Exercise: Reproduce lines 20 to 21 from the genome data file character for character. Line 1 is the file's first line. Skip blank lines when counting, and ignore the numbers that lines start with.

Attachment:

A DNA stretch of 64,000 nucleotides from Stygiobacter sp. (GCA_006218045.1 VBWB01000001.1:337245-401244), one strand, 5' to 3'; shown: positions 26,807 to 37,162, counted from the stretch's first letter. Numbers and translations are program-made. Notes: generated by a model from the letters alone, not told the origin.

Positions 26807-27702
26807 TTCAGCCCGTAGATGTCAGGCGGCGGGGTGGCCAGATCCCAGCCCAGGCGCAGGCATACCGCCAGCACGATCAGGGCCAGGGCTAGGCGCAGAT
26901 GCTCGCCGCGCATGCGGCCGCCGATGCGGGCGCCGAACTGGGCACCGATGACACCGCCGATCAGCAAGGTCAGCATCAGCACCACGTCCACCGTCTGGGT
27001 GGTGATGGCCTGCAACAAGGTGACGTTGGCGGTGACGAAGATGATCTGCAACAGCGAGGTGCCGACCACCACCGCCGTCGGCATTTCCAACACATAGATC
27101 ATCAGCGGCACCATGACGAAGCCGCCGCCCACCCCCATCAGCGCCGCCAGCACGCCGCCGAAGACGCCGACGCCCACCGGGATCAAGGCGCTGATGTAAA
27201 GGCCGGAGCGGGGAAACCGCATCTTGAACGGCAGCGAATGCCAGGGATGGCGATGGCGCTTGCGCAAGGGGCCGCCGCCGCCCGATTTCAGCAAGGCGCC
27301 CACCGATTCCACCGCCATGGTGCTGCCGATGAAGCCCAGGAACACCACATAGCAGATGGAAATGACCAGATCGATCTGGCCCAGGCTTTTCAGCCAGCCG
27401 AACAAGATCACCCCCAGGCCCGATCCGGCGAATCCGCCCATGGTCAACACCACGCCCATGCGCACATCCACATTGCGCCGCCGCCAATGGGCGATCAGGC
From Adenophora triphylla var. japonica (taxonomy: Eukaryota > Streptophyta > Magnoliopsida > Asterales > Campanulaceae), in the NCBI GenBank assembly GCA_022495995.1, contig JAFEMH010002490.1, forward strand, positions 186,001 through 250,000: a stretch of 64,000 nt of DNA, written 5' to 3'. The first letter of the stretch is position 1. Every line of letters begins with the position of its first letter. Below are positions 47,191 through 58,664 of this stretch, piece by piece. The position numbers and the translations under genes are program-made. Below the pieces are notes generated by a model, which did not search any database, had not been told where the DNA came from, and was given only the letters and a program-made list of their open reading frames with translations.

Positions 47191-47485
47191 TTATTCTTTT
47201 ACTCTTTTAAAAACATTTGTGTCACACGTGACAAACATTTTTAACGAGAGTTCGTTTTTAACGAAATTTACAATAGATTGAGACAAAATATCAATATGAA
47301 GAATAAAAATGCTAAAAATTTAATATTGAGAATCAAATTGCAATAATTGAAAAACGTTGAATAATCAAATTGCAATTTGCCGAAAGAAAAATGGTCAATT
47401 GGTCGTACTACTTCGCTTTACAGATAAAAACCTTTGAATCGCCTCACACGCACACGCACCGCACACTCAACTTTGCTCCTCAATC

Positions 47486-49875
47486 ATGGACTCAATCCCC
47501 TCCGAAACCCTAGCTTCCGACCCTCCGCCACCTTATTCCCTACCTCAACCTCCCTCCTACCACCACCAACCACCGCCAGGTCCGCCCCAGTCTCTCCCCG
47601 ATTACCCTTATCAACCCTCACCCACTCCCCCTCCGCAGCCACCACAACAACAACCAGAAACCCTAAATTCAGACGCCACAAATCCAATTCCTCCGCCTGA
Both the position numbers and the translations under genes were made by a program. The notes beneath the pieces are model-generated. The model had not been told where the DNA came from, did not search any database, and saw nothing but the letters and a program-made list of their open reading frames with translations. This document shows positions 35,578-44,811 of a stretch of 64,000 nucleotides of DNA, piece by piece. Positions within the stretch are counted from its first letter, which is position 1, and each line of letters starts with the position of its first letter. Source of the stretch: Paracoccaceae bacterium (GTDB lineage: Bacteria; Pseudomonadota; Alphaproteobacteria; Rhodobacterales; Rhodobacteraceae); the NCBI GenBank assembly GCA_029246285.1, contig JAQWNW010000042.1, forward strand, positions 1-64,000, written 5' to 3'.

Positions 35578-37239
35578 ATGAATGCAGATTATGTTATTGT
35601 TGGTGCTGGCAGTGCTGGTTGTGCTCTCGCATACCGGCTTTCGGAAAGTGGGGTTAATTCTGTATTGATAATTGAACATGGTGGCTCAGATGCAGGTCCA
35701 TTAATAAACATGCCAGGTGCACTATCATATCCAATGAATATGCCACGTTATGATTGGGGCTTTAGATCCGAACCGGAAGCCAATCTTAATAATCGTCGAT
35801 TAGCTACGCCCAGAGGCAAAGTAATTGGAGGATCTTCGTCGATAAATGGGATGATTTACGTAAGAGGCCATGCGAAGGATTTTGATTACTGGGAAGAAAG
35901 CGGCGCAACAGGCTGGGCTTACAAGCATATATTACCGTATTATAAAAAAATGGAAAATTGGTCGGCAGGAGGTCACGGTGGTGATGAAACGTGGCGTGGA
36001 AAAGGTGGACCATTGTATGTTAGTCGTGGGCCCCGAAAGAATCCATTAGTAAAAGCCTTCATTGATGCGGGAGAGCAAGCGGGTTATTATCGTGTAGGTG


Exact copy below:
Both the position numbers and the translations under genes were made by a program. The notes beneath the pieces are model-generated. The model had not been told where the DNA came from, did not search any database, and saw nothing but the letters and a program-made list of their open reading frames with translations. This document shows positions 35,578-44,811 of a stretch of 64,000 nucleotides of DNA, piece by piece. Positions within the stretch are counted from its first letter, which is position 1, and each line of letters starts with the position of its first letter. Source of the stretch: Paracoccaceae bacterium (GTDB lineage: Bacteria; Pseudomonadota; Alphaproteobacteria; Rhodobacterales; Rhodobacteraceae); the NCBI GenBank assembly GCA_029246285.1, contig JAQWNW010000042.1, forward strand, positions 1-64,000, written 5' to 3'.

Positions 35578-37239